UK needs to make politically unpopular reforms to boost growth – business group

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LONDON, Nov 14 (Reuters) – The British government must be willing to make politically unpopular choices in areas such as immigration and regulation to boost business investment and economic growth, the Confederation of British Industry (CBI) said on Monday.

Finance minister Jeremy Hunt is due to set out a raft of spending cuts and tax rises at a budget statement on Thursday as he seeks to show Britain can fix a hole in its public finances.

The CBI said not matching those with measures to tackle labour shortages and productivity, at a time when many businesses are drawing up their 2023 budgets, would likely be damaging in the short and long term.

“Changes to immigration, regulation and planning are now critical levers to get firms to invest but will require the government to make political sacrifices,” the CBI said, setting out a series of policy proposals which it acknowledged many in the governing Conservatives would find hard to support.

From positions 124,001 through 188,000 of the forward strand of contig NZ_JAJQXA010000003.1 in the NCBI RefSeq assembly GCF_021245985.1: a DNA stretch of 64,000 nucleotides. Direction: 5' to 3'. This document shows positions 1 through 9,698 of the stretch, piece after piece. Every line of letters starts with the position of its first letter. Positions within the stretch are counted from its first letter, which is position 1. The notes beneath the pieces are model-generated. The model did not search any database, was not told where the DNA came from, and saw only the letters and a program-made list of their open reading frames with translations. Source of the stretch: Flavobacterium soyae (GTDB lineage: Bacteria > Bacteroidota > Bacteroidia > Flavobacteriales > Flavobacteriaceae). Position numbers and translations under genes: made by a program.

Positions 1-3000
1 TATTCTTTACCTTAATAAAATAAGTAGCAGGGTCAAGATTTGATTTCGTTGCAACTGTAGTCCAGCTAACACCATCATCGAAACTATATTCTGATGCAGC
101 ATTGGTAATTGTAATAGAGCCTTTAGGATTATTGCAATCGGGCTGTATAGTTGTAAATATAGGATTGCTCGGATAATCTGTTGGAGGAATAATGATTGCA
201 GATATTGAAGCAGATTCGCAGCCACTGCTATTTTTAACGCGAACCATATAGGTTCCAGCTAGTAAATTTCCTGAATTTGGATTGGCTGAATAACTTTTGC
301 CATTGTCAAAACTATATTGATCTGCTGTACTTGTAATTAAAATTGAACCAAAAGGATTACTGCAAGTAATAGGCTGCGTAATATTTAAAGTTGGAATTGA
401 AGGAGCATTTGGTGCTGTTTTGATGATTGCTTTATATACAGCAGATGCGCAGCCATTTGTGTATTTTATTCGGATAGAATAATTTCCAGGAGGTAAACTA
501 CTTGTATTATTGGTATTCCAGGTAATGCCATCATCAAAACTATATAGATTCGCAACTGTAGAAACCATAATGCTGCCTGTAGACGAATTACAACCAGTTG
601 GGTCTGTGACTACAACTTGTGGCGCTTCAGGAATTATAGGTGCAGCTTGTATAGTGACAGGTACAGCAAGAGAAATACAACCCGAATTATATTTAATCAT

These include being more flexible on immigration including for occupations dogged by labour shortages, and adding student and graduate visa routes and visas linked to specific economic projects.

It also called on the government to streamline “the slow and inconsistent planning system”, and speed-up decision-making for major developments.

Hunt’s predecessor Kwasi Kwarteng and former prime minister Liz Truss had promised supply-side reforms to boost growth but did not manage to set them out before being forced from office by financial market turmoil sparked by their package of unfunded tax cuts and new public spending.

“All of us need to accept now that with fiscal and monetary policy tightening, we need many more pro-growth policies for our economy, if we’re to avoid a decade of no growth,” CBI Director-General Tony Danker said in a statement.

Danker said that if Hunt’s plan for growth was only “warm words and aspirations” it wouldn’t stop businesses pulling back from investment.

“It must tackle the real barriers we face right now,” he said. “We need to make the UK an attractive place to invest.”

(Reporting by Kylie MacLellanEditing by Gareth Jones)

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